Story by Colleen Hawkes
Photography by Michael Moran/Otto
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Warm contemporary apartment interior
Modern apartment interiors are invariably crisp and sleek. But they can also be cold when form becomes more important than function.
There was little chance of that happening in this New York apartment – the owner made it clear he was not interested in a clinical white box. In fact he wanted just the opposite, says interior designer Robert Kaner, who worked on the project with architect Rafael Berkowitz.
"The owner was extremely engaged in the process," says Kaner. "He compiled an inventory of inspirational images for us. These had a very clean, contemporary, yet warm language. It became clear the interior needed to have a cocoon-like feel. Our focus was on creating visual warmth – and providing a seamless, open living space."
The designer says the team was able to reconfigure the layout before the new apartment was completed, to better integrate the kitchen with the living area and to conceal several unsightly structural and mechanical elements.
"A lot of visual tidying was required to create a sleek, contemporary interior," Kaner says. "For example, there was an awkward, bulky column in the centre of the apartment, which Rafael enclosed within a vertical structure that incorporates a niche for a bar. The bar itself is cantilevered so it appears to float between the walls – these are lined with bronze glass.
"The haphazard design of the ceilings was also changed. There was an oddly shaped diagonal beam cutting right across the living space, and other oddities related to the mechanical services. We rationalised the design, creating shallow soffits to streamline the whole look."
In the living room, teak panelling on two walls creates a warm, inviting sitting area. These panels conceal a Murphy bed behind the television, which sits on a track and can slide out of the way. Concealed storage is provided on either side.
"The width of each teak panel is relatively narrow, so the scale is in keeping with the size of the space," says Kaner. "This helps to make the room seem larger. The extensive use of the veneer and the rich, dark sapele wood floor enhance the warm intimacy of the space."
So, too, does the furniture, and a large area rug, which reflect the earthy colour palette.
"The palette was inspired by a leather swatch in a rusty, orange-brown shade that we found very early on in the process," says the designer. "With slight variations, this colour echoes right through the apartment – it conveys the warmth and the emotional qualities we wanted."
The furniture includes a Fritz Hansen bench seat in the living room.
"This piece speaks to the architecture of the apartment, which is all about layers of overlapping planes and rectilinear elements," says Kaner. "It appears to float in the centre of the space between the dining and living rooms."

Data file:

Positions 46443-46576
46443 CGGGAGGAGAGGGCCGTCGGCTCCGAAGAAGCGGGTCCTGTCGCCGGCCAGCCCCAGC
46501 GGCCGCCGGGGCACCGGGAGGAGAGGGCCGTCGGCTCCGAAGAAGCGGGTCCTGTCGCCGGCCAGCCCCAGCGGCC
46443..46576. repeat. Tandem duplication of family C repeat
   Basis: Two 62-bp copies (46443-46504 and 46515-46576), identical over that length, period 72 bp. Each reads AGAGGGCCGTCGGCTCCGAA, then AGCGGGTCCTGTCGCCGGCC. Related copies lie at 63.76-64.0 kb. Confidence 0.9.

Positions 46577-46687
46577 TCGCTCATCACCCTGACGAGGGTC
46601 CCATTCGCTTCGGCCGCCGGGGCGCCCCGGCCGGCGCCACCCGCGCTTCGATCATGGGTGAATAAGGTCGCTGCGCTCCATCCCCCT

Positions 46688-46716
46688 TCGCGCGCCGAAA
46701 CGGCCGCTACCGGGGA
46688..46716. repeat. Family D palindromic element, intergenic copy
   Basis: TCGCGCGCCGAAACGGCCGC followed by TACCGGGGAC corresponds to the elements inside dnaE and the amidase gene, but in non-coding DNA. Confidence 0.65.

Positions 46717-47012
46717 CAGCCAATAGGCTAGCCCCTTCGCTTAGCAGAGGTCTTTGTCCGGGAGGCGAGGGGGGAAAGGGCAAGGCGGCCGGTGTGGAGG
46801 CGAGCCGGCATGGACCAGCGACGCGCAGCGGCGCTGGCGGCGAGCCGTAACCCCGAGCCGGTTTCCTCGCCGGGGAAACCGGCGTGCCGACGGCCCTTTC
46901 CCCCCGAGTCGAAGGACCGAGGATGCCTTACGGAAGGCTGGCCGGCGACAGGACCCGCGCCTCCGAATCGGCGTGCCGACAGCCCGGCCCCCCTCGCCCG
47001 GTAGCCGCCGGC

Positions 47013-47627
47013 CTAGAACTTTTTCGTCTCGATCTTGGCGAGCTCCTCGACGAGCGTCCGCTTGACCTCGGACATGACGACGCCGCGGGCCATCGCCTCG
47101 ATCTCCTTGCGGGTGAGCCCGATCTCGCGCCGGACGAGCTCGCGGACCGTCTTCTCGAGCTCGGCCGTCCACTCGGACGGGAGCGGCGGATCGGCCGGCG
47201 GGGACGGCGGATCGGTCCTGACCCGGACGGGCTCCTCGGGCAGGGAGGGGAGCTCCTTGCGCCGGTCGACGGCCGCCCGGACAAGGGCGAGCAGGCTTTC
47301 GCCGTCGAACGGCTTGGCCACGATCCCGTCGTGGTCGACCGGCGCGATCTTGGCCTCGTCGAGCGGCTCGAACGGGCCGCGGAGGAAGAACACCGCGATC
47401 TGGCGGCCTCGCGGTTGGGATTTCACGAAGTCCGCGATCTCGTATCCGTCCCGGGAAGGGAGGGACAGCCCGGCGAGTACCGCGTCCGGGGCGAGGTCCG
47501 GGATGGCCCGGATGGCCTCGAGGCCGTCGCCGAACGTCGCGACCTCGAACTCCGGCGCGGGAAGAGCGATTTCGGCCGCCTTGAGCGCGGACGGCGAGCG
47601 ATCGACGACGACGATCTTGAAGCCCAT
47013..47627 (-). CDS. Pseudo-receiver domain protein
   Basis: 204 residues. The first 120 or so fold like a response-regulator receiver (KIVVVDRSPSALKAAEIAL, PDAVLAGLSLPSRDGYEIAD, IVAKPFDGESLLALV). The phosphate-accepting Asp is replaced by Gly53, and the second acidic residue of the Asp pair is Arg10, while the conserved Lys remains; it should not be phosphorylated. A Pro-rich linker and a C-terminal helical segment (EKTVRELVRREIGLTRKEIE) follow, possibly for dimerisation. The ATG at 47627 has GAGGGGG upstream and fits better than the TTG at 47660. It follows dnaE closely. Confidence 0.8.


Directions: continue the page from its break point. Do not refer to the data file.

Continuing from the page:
The bench seat is teamed with two lounge chairs by Dordoni that have a more organic form, and a Magnum sofa by Flexform.
"The owner was conscious of not making the space appear too masculine," says Kaner. "So we have introduced softer forms in some of the furniture pieces – in the living area and master bedroom."
Wood veneer also features in other areas of the apartment. Teak wraps around the home office in the open-plan living space, mimicking the meeting of the vertical planes in the living room. Because this area is close to the entry, the designers kept it sleek and contained.
The kitchen, opposite the office, was changed extensively from the original. It now features an extra-long island that connects with the rest of the living space. Cabinetry with a dark wenge wood matches the flooring. Joinery in the bedroom was also stained to echo the colour of the flooring, enhancing the sense of retreat.
First published date: 26 November 2013
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|Architect||Rafael Berkowitz, RB Architect (New York)|
|Interior designer||Robert Kaner, Robert Kaner Interior Design (New York)|
|Joinery and coffee table||Engberg Design & Development|
|Area rug||Aziz + Cucher|
|Sofa||Magnum by Flexform|
|Lighting||Through Millennium Collection; table lamps from Property Furniture; dining room floor lamp – Twiggy by Foscarini from Domus Design Collection|
|Desk chair in office||Oxford by Fritz Hansen from Suite NY|
|Chair in master bedroom||Mart from B&B Italia|
|Headboard||Custom by Interiors by George & Martha|
|Kitchen cabinets||Engineered textured wood panels in wenge finish|
|Backsplash||Cotto D'Este Noisette matte porcelain tiles by Stone Source|
|Bar stools||Coast/Fold from Dune|